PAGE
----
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0017: T.S. Eliot TLS Regarding His 1931 Poem "Triumphal

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Est. $500 - $600Starting Price $200
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Jun 30, 2021 10:30 AM EDT
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Lot 0017 Details

Description
...
T.S. Eliot TLS Regarding His 1931 Poem "Triumphal March," an Anti-War Successor to "The Waste Land"

A 1p typed letter signed by Thomas Sterns Eliot (1888-1965), the British poet, playwright, and publisher, as "T.S. Eliot" at lower right. Written in London, England on March 11, 1935 on a single leaf of business stationery with "Faber & Faber / Limited / Publishers" letterhead, and Eliot's name listed as a director. In addition, Eliot has made one typographical edit in the fourth line of the paragraph, crossing out an "n" and replacing it with an "s." Expected transmittal folds, else near fine. 7.875" x 10."

In this letter addressed to a Nottingham well-wisher named Dudley Sheppard, T.S. Eliot wrote in part, "Thank you for your kind remarks about Triumphal March. The final line in French about which you ask is a quotation from a passage in L'Avenir de l'Intelligence by Charles Maurras…"

Eliot's poem "Triumphal March" was the first poem of two poems (the other being "The Difficulty of a Statesman") published as part of an unfinished series called the "Coriolan." The inspiration for the name of the poetry suite was the Roman general Coriolanus, immortalized in William Shakespeare's eponymous play. In "Triumphal March," a poem of four stanzas describing a military parade, Eliot suggests that humanity is seduced by spectacles of power to such an extent that it consistently overlooks the real, awful consequences of warfare. The last line of "Triumphal March" states, "Et les soldats faisaient la haie? ILS LA FAISAIENT." Translated into English, this means: "And the soldiers make a wall [like in military formation]? THEY DID IT."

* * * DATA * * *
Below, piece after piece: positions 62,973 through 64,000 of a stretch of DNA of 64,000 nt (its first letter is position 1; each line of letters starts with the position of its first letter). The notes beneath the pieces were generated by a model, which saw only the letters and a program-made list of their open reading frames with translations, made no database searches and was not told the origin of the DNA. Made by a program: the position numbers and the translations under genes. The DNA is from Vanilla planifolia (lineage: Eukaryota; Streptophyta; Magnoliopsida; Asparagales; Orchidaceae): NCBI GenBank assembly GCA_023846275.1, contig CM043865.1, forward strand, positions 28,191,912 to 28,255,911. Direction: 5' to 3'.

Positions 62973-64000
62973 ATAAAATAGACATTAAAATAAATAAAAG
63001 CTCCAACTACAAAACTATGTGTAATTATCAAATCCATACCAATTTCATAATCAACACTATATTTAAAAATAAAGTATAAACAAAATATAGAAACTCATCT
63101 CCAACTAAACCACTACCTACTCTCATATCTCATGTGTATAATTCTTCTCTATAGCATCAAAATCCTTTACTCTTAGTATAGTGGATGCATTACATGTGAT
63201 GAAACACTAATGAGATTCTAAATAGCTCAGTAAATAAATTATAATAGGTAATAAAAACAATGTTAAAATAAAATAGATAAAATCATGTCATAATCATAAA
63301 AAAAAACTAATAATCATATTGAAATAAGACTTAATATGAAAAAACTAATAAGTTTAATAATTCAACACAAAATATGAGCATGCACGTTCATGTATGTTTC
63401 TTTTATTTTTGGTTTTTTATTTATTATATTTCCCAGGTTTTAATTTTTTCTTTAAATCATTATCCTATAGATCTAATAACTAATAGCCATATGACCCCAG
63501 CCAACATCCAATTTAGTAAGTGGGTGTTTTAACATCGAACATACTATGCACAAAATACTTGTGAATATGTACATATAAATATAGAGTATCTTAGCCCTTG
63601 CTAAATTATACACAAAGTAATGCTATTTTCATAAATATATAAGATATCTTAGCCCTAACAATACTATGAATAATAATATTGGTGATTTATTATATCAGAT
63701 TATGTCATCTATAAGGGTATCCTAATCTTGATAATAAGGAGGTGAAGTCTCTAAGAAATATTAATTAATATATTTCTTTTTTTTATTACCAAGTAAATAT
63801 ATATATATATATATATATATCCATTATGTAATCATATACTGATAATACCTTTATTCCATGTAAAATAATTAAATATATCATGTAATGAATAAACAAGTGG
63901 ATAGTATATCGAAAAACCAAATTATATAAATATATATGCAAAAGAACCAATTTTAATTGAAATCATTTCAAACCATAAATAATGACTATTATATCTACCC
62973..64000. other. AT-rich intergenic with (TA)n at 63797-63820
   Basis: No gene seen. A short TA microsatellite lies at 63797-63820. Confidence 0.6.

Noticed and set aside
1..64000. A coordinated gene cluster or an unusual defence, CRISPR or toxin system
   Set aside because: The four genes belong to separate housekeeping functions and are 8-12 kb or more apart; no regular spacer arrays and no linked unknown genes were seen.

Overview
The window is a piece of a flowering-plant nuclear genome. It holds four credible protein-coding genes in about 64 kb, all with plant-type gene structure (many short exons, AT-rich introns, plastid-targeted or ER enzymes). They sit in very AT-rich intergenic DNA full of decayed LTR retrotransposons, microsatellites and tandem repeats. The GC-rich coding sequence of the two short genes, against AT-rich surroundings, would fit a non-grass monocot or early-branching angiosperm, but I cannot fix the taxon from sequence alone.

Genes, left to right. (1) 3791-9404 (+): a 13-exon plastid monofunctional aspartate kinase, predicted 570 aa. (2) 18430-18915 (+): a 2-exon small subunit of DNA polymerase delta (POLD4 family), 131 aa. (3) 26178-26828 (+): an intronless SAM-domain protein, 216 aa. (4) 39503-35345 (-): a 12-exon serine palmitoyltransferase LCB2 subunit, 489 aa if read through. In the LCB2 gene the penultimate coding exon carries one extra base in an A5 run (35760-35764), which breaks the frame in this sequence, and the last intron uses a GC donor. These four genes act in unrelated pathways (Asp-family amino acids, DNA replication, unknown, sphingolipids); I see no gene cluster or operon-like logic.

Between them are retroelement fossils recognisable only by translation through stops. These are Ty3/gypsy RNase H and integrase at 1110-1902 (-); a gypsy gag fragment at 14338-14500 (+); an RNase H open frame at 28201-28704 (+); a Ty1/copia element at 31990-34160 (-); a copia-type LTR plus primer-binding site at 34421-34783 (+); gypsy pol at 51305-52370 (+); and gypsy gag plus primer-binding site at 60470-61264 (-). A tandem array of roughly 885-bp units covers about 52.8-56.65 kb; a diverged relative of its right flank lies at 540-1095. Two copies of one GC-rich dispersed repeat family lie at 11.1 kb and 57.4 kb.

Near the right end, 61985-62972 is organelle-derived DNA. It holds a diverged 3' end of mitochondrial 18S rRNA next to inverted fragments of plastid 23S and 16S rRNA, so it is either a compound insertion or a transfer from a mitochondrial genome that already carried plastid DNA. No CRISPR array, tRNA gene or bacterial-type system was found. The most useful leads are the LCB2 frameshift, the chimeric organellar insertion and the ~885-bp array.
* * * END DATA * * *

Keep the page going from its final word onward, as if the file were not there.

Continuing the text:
This sentence in French was excerpted from a work published in 1905 by French author Charles Maurras (1868-1952) called "L'Avenir de l'Intelligence." Maurras's work criticized the tendency of intellectuals to be corrupted by venality, and the excerpt itself came from an ironic passage concerning a writer's funeral, as Eliot explains.

The "Triumphal March" was just Eliot's latest anti-war work, following his celebrated poem "The Waste Land" published in 1922. Like "Triumphal March," Eliot's earlier and most famous poem also drew on the character of Coriolanus. Both poems, "Triumphal March" and "The Waste Land," aimed to demystify war and depict it in its most realistic, brutal terms. "The Waste Land" was written as a commentary on World War I, whereas "Triumphal March" is often interpreted as a criticism of increasing militarism developing in Nazi Germany and elsewhere in the 1930s.

T.S. Eliot served as an editor at Faber & Faber between 1925 and his death in 1965.

This item comes with a Certificate from John Reznikoff, a premier authenticator for both major 3rd party authentication services, PSA and JSA (James Spence Authentications), as well as numerous auction houses.

WE PROVIDE IN-HOUSE SHIPPING WORLDWIDE!